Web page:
The Relationship-Centric Bank:

“As a result of my relationship with my bank, my life is ________.”

The answers usually come back heavily weighted to the negative side and with very logical and thoughtful explanations of why they answered in that manner. Customers feel that their banks are not doing what they should to help, and, in most cases, they are making life more difficult, rather than understanding their role as a helper, facilitator, enabler. It gets even worse if you ask customers to choose from a list of adjectives to describe how they feel about their current relationship with their bank and how they would like to feel about that relationship.

We then started using surveys with scales related to different aspects of the bank relationship and asking customers to rate what they are currently getting out of their bank relationship and what they think they should be getting out of the relationship both in rational and emotional terms. The results showed that there is clearly a gap between the benefits that people would like to have and what they are getting today. It also showed that there is a large segment of the population willing to pay more for those benefits.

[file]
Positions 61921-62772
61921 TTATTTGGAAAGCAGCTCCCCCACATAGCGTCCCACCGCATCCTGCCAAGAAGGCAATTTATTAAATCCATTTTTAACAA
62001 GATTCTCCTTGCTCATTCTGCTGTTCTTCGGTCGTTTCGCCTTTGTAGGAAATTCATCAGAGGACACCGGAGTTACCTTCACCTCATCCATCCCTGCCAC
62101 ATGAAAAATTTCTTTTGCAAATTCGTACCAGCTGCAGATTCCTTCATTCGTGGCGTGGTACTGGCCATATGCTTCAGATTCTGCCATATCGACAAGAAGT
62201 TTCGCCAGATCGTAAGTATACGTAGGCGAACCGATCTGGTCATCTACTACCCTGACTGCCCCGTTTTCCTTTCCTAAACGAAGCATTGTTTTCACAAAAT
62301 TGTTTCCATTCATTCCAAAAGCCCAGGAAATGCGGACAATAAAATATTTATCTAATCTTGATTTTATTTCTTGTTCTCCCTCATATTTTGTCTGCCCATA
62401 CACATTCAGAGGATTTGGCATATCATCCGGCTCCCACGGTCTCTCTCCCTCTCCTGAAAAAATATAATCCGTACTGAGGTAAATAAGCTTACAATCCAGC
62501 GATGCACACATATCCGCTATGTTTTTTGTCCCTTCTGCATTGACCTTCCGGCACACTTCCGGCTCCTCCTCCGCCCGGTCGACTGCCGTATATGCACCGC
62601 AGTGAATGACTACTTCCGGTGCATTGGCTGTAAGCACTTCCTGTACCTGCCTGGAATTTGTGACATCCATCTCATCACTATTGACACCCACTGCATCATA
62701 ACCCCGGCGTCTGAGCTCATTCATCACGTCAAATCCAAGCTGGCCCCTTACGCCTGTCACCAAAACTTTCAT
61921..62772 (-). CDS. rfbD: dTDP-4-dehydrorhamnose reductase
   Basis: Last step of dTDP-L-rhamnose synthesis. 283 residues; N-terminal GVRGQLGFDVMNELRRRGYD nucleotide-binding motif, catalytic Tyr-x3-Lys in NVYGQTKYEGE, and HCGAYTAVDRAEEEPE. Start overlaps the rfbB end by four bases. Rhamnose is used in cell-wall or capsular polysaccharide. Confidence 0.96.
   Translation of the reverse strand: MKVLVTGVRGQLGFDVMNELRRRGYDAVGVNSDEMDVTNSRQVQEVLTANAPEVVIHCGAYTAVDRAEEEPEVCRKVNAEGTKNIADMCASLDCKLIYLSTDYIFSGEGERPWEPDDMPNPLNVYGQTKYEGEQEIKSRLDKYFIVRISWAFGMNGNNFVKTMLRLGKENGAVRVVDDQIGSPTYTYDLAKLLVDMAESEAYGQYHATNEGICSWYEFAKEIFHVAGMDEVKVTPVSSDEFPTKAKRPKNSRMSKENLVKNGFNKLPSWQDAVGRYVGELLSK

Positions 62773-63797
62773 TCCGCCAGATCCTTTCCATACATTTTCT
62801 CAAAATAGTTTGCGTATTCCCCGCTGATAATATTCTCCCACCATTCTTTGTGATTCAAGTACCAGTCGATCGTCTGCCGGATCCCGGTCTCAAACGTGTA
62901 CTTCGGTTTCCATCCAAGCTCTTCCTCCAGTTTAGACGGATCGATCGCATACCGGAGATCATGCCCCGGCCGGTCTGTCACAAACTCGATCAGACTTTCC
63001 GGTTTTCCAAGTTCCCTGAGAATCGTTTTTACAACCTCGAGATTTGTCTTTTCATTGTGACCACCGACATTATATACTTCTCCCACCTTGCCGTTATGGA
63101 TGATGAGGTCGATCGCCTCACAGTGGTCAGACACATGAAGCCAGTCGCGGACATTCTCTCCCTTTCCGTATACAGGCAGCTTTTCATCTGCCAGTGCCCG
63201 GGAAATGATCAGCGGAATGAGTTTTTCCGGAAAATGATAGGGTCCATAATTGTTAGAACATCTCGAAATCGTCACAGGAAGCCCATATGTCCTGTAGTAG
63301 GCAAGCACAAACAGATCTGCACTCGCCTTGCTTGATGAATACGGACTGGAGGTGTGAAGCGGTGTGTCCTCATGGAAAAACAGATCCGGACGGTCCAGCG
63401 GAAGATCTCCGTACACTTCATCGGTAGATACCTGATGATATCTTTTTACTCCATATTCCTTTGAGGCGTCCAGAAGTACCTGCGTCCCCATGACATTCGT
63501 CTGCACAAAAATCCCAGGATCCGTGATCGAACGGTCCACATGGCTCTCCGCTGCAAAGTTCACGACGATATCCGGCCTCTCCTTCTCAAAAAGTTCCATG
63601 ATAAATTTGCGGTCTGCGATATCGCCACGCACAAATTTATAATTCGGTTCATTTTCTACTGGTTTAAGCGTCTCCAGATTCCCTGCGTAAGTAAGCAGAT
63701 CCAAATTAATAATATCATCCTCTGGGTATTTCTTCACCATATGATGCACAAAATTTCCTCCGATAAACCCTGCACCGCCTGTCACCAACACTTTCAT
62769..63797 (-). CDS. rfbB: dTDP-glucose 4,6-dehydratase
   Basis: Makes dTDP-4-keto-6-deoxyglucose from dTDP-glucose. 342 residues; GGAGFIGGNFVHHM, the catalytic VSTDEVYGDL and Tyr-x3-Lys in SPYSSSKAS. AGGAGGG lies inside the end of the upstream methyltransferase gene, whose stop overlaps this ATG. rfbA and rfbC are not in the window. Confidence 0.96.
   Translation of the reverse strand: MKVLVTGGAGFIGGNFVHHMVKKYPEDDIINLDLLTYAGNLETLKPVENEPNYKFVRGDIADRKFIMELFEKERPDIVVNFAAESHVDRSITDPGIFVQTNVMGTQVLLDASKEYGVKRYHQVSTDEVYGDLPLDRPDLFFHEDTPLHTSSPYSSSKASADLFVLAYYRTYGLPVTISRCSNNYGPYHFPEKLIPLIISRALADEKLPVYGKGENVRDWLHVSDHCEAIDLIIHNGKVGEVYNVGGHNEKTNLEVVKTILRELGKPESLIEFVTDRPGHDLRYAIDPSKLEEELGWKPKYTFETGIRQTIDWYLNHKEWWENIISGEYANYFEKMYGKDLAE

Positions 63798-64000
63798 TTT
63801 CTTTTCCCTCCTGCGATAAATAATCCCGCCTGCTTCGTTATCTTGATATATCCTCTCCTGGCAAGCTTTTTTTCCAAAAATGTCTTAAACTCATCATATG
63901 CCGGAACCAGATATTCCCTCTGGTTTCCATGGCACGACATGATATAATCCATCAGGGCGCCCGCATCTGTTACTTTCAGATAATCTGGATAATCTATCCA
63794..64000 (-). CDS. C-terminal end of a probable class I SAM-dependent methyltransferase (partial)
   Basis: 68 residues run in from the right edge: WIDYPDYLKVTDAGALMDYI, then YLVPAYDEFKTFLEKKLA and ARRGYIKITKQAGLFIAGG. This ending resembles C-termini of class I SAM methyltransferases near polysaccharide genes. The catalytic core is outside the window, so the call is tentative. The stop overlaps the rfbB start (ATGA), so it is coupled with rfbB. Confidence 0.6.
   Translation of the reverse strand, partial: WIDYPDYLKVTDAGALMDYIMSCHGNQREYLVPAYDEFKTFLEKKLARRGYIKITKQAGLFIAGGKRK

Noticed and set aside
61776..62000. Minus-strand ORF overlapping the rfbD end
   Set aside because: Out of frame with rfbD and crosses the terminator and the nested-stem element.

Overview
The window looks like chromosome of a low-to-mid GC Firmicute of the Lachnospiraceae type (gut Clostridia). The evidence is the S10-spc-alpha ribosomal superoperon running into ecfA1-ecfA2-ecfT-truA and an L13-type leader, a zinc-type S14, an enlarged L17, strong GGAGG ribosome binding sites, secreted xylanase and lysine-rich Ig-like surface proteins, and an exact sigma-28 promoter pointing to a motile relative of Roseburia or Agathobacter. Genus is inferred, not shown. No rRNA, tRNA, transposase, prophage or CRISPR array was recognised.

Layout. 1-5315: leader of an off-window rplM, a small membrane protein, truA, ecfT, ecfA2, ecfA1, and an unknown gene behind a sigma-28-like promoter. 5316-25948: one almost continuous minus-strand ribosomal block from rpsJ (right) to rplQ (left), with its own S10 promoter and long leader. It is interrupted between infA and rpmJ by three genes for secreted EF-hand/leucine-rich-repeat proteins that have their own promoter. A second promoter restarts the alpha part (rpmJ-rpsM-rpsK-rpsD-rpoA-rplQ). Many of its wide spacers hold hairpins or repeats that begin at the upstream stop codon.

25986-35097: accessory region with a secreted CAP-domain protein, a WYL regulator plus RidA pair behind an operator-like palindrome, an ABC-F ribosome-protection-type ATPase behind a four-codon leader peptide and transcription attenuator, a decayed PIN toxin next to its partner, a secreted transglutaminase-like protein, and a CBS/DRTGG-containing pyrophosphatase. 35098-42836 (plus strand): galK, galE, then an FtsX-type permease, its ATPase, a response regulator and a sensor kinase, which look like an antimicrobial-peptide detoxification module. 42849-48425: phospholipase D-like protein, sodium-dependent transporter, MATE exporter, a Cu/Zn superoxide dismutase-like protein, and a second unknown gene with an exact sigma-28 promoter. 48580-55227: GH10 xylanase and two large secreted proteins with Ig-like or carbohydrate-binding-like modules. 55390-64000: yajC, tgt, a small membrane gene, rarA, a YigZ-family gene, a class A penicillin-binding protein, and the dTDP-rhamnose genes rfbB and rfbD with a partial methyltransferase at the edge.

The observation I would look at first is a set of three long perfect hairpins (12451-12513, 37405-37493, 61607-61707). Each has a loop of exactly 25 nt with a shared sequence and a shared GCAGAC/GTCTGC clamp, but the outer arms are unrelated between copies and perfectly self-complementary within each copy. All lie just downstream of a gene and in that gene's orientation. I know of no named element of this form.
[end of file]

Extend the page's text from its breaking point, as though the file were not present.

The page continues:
Maybe there are customers out there who are just looking for good service at a low price, but we found, repeatedly, in several different countries, that there is a significant portion of the population that is seeking more from their banking relationship and are willing to pay for it. It seems there is a need for this relationship-centric approach that has not been covered by sales-force effectiveness, operational effectiveness, service quality, and all of the other methodologies that are designed to improve sales and service. It seems that a significant market exists for those banks that are structured to engage in meaningful relationships with customers. And these customers are seeking an easier time managing day-to-day finances, as well as help solving problems when they arise, reaching their goals, and achieving their dreams. They want to feel that they belong with their bank partner, they want to feel good about the relationship, and they seek the growth and transformation that a bank can offer. But they clearly are not finding it today.